The JS course uses the old method of declaring functions

javascript
not-a-bug

#1

I noticed that the Js course uses the old method of declaring functions.
I consider the new way easier and better than the old one. It is also more efficient.
Old:
var myFunction = function(param) {
  //code code code;
};

New (W3 standard):
function myFunction(param) {
  //code code code;
}


#2

You're right, and the Python course and HTML & CSS courses (and probably more) are also outdated, but unfortunately updating these courses will take a while and are not Codecademy's top priority right now.


#3

Hey Fire-Man,

Both forms are valid (AFAIK) - although I'm not sure where in the spec I would check that (and I don't feel like spending a whole lot if time looking through there right now), so you may be right - they just work differently:

The difference is that functionOne is defined at run-time, whereas functionTwo is defined at parse-time for a script block.
- var functionName = function() {} vs function functionName() {}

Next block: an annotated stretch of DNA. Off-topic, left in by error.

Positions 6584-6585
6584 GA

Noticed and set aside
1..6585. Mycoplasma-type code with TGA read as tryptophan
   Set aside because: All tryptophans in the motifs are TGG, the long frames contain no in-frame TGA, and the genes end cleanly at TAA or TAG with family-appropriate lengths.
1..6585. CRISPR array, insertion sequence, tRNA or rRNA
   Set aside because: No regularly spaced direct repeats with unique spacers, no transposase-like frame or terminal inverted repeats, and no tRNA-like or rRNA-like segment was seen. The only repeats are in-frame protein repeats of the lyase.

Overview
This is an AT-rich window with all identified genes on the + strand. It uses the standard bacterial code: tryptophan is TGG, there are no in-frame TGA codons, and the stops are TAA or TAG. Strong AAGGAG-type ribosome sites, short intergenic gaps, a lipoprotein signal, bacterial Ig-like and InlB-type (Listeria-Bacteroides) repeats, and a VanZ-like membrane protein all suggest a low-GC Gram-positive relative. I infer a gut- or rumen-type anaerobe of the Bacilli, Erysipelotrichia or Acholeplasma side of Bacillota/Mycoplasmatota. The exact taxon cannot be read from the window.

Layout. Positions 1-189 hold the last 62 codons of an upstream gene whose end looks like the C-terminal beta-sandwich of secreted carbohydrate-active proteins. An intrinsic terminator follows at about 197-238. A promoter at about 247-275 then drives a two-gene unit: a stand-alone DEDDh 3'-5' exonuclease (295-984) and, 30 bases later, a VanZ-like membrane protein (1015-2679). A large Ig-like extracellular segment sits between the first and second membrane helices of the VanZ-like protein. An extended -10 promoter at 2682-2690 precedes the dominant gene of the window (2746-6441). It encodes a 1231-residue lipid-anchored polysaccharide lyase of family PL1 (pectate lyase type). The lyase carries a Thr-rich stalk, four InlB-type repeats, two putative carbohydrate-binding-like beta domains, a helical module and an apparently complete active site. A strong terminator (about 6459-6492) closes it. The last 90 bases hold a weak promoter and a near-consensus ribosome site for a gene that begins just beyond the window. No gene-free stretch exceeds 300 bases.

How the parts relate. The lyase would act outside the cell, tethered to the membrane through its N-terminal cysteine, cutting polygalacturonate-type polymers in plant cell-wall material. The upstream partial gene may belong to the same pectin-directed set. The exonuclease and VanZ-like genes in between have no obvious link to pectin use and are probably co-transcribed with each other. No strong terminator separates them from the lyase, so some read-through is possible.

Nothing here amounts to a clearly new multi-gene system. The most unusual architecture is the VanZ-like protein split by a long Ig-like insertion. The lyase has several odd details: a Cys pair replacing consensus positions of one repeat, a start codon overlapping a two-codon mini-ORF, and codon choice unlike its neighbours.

#4

Well, it's usually a good idea to post a source of your information and... simple arguments.

  • Function expression is an older way? Source?
  • Easier and better. In what matter?
  • More efficient. Post description of test methods and results.
  • Function definition is a W3C standard. May I see a source of this information?

I don't want to be mean, but as a programmer you have to be able to state and defend your opinions. Base your arguments on facts and sources.


I can tell you why I don't use function definitions.

1.

Syntax of function expression is more readable and clear:

var myFunction = function(x, y) { ... }

You can immediately tell that we have created an variable with a function value.

2.

The whole body of function definition is hoisted. In the result we have a code that is sometimes unpredictable and hard to debug (because you are not able to easily track logic flow by reading code with function definitions). You can say that function definitions are more forgiving, but declaration of function after function call (in the code of course) is not a valuable feature in my opinion. What do you think?

3.

With use of simple grouping I can make my function expression immediately invoke.

4.

In the most companies I worked for we were writing code compliant with the Crockford style guide, where function expressions are recommended (mostly because of my 1 point). Source -> JavaScript: The Good Parts.


#5